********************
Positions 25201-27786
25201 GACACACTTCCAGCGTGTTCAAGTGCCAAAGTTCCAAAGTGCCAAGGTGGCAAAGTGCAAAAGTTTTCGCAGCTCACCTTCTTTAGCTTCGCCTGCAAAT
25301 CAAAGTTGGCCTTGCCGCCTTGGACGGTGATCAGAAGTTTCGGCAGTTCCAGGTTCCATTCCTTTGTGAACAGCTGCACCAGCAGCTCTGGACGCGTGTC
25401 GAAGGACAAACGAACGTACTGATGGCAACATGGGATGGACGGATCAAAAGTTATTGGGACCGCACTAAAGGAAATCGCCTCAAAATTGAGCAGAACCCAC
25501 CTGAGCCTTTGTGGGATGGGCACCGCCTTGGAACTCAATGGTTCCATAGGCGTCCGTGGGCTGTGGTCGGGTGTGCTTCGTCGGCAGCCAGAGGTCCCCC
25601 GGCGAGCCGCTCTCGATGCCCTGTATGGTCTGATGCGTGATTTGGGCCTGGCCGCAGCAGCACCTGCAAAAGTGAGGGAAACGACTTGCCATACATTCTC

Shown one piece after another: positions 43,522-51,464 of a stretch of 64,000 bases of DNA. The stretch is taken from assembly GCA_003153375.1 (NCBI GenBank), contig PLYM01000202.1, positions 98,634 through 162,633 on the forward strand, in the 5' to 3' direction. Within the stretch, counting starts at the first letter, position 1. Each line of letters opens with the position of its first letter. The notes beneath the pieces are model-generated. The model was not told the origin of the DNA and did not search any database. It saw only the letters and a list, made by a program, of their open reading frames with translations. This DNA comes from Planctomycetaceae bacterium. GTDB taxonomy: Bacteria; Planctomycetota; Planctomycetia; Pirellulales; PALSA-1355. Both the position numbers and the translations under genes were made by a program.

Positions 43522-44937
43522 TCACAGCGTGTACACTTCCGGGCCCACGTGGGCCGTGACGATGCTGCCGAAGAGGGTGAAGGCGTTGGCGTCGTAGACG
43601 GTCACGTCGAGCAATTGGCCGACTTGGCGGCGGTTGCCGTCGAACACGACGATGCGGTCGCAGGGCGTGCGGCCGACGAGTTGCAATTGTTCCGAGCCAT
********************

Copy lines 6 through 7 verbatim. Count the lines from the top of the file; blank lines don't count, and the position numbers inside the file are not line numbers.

25601 GGCGAGCCGCTCTCGATGCCCTGTATGGTCTGATGCGTGATTTGGGCCTGGCCGCAGCAGCACCTGCAAAAGTGAGGGAAACGACTTGCCATACATTCTC

Shown one piece after another: positions 43,522-51,464 of a stretch of 64,000 bases of DNA. The stretch is taken from assembly GCA_003153375.1 (NCBI GenBank), contig PLYM01000202.1, positions 98,634 through 162,633 on the forward strand, in the 5' to 3' direction. Within the stretch, counting starts at the first letter, position 1. Each line of letters opens with the position of its first letter. The notes beneath the pieces are model-generated. The model was not told the origin of the DNA and did not search any database. It saw only the letters and a list, made by a program, of their open reading frames with translations. This DNA comes from Planctomycetaceae bacterium. GTDB taxonomy: Bacteria; Planctomycetota; Planctomycetia; Pirellulales; PALSA-1355. Both the position numbers and the translations under genes were made by a program.